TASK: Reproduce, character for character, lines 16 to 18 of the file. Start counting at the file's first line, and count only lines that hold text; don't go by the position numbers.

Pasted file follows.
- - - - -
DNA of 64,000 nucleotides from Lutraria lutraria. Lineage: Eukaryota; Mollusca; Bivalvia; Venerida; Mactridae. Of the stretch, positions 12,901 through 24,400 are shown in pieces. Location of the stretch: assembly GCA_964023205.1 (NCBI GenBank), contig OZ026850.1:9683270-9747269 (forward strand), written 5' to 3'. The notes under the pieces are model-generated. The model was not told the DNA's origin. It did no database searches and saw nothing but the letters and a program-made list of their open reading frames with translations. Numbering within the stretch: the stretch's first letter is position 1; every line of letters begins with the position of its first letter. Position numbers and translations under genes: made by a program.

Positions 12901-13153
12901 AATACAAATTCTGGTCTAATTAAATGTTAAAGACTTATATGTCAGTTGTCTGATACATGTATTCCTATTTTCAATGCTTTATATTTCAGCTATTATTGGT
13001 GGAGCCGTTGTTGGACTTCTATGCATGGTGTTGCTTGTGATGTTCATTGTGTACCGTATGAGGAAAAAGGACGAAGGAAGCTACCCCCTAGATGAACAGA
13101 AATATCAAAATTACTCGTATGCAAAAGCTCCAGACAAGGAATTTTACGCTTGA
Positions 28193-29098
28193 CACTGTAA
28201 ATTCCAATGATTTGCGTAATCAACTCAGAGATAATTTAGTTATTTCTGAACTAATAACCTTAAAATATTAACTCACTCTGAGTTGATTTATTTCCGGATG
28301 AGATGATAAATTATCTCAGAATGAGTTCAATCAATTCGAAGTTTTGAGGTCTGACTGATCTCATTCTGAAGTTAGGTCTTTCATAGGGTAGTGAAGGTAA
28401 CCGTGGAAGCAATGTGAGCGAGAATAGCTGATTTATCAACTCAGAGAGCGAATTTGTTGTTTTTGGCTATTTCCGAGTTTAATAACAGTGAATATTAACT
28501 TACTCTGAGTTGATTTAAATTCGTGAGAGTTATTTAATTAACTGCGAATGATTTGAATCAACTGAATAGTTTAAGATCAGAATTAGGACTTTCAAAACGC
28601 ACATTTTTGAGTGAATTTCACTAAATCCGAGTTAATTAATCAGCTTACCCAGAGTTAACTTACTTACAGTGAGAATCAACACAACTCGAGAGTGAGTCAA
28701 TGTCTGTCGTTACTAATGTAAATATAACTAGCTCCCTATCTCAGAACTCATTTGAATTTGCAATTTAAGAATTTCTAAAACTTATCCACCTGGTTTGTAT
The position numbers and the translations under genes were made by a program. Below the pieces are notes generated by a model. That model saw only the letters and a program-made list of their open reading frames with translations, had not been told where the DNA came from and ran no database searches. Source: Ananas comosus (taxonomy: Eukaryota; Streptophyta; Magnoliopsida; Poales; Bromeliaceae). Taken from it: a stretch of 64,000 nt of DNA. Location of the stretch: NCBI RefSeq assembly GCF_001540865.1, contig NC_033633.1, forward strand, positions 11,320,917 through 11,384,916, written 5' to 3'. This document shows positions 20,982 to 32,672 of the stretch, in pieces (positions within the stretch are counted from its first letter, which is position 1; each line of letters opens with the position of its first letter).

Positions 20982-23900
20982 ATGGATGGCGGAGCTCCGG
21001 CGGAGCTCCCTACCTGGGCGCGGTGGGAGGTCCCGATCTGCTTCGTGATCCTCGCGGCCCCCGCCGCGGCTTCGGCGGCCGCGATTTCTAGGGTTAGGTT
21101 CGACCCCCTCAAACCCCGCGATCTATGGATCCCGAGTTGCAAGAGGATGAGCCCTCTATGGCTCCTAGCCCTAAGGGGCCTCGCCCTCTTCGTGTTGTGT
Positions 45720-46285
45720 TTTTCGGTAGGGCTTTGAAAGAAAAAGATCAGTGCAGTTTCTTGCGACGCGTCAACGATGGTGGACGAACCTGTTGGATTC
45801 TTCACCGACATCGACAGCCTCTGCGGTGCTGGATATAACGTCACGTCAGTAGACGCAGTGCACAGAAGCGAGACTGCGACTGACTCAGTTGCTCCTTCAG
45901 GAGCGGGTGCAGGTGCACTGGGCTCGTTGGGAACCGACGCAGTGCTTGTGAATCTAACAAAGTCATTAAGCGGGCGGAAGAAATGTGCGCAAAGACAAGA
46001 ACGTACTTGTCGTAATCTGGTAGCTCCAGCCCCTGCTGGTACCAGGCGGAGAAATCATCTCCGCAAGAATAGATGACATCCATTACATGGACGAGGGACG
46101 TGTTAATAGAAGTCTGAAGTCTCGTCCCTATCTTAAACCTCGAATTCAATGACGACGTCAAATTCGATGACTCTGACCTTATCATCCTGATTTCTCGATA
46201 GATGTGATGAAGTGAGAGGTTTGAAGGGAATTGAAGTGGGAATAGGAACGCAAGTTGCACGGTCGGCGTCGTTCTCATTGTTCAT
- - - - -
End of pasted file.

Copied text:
20982 ATGGATGGCGGAGCTCCGG
21001 CGGAGCTCCCTACCTGGGCGCGGTGGGAGGTCCCGATCTGCTTCGTGATCCTCGCGGCCCCCGCCGCGGCTTCGGCGGCCGCGATTTCTAGGGTTAGGTT
21101 CGACCCCCTCAAACCCCGCGATCTATGGATCCCGAGTTGCAAGAGGATGAGCCCTCTATGGCTCCTAGCCCTAAGGGGCCTCGCCCTCTTCGTGTTGTGT